Tank "Vikkers Medium" Mk.IIA in the open area of the Aberdeen Proving Ground in the USA.
Everyone knows that special comfort cannot be expected from military service. So it was, so it is, and probably in the future it will be so too. After all, various restrictions and even deprivations are connected with it, and a military man is obliged to put up with all this or go and look for another job for himself. This is especially related to technology, and everyone understands that in terms of comfort neither a Mercedes nor a tank are incomparable. Of course, it is known, for example, that the British officers in India took with them even field baths, and they drove them on ... elephants! But it is rather an exception to the rule. However were in stories military vehicles are known machines in which the level of amenities provided to the crew was much higher than in others! And one of these machines was the famous medium tank 20 of the twentieth century British "Vikkers-Medium" ...
"Vikkers-Medium" Mk.I - projections.
It is well known that serving on the British tanks of the beginning of the century was more than dangerous and, in any case, very difficult. A huge engine, sobering with gasoline, poisoned the air in it, and the heat was coming from him as if it were a Russian stove. It was bad with ventilation, bad with visibility. In addition, lead spray from bullets breaking on the armor often flew into the viewing slots. Tanks it was shaking and tossing, and the noise in them was just hellish. I had to explain to the tankmen that it was even worse to serve in the infantry, that there was armor on the tank, and he ... was driving across the battlefield! Although the designers fully understood that the army would soon need completely different tanks. And for the creation of one such tank in the early 1920s. in England decided to take the company "Vickers" - the largest at that time the national manufacturer weapons. They worked on the project very intensively, so the new tank began to enter the troops as early as 1922. It was called long, but exhaustively: “Medium Vickers Mark I” tank (MKI), and that’s why Vickers Medium and affirmed. They also called him by weight: "Vickers 12-ton." And the most interesting thing is that for ten whole years this tank was the only medium-sized tank adopted by the British Army, whose photographs and drawings bypassed the publications of the whole world. At the same time, he had no more analogs and sequels!
"Vickers Medium" in the traditional British color "medium green" ("medium green")
The new tank was marked with a search seal, but for those years it turned out to be quite good, and in some ways it even overtook its time. First of all, compared to previous models, it came out very fast, and could move at speeds up to 26 km / h. But, of course, he made the strongest impression with his weapons. So, in the cylindrical turret there was a long-barreled 47-mm cannon and as many as three machine guns (!) Vickers: one was located next to the gun, and two - in the stern. Two more machine guns were installed on the sides of the hull, and their embrasures were arranged so that one of them could also fire even on planes!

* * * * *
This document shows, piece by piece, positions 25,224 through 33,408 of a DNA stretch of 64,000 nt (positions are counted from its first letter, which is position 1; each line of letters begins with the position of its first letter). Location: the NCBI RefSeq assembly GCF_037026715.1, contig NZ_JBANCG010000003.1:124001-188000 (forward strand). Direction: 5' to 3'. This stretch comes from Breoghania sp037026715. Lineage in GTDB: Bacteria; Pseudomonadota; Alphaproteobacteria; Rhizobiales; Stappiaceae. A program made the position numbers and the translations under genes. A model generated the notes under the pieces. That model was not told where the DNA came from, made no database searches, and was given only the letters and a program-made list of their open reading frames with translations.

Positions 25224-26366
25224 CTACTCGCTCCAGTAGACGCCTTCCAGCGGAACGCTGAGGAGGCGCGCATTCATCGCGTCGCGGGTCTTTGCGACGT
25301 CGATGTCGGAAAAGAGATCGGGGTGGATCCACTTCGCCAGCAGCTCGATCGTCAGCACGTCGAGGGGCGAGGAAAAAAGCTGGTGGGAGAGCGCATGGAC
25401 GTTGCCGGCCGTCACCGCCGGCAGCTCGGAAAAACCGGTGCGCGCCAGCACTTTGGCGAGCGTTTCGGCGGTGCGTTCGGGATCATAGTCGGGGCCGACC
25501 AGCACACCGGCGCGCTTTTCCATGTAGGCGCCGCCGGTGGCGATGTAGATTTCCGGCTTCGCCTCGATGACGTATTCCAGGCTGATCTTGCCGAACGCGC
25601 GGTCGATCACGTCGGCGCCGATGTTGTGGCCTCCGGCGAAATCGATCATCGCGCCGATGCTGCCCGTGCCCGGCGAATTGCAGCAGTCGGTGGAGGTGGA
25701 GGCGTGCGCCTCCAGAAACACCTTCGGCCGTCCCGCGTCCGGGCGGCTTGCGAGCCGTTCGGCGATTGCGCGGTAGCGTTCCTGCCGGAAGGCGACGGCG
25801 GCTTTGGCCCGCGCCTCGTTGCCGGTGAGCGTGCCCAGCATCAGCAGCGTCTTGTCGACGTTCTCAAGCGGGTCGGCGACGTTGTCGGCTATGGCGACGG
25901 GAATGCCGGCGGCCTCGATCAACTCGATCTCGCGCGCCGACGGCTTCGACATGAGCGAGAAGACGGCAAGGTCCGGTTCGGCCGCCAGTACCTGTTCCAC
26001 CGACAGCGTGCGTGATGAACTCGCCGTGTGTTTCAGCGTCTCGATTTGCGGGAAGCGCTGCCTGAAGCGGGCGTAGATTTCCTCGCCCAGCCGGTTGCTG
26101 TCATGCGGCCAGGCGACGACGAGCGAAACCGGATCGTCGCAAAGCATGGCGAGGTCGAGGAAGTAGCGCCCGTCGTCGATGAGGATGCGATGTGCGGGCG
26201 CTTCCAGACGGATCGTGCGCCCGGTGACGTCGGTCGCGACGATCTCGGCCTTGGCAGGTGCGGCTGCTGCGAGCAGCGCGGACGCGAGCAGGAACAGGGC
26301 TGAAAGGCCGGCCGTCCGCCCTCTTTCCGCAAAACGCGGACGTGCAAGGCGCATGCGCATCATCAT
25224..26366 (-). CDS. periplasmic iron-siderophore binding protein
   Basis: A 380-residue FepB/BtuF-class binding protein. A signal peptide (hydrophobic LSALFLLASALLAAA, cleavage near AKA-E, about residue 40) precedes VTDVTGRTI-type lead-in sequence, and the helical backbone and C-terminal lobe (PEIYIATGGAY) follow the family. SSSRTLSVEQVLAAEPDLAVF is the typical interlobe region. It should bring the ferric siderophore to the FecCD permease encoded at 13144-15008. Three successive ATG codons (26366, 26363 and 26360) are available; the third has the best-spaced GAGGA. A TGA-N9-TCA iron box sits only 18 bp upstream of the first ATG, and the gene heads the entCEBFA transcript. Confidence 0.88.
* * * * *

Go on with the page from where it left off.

Here is the reservation on it was only 8 - 16 mm, and it is clear that such armor protected only from bullets, but not from projectiles. The designers also understood this. In any case, they tried to increase the armor resistance of the armor of the tower at the expense of the bevels made on it. Initially, there was no commander’s turret on the tank, but then it was also installed, so it can be said that a great deal of attention was paid to the convenience of the crew’s combat work.
Vickers Medium Mk. II in section.
It is interesting and the location of the engine - in contrast to all the then tanks on this machine, he was in front, and separated by a bulkhead from the crew compartment. Moreover, this bulkhead was covered with asbestos, so that the heat from the engine did not disturb the crew. The original technical solution was removable panels on the floor, which immediately made it easier for the crew to access the gearbox and differential, which was very convenient. On the first modifications of this tank, the driver sat so that his head was flush with the upper armor plate of the hull, but then, again to improve his visibility for him, his seat was raised, and a round observation tower was installed above it on the right.
Mk.II in the Australian Tank Museum in Pukkapuhuale.
For the tank, hatches are of great importance. When it burns, few hatches never happen! And on the Vickers, for the convenience of the crew, one large hatch was made on each side of the sides on each side. Well, in the stern he had a real door (a similar technical solution was typical then on English tanks, but here it turned out to be especially convenient). On the sides there were two more small hatches, especially for loading ammunition, which was also not on other machines.
English tankers sit in the tank.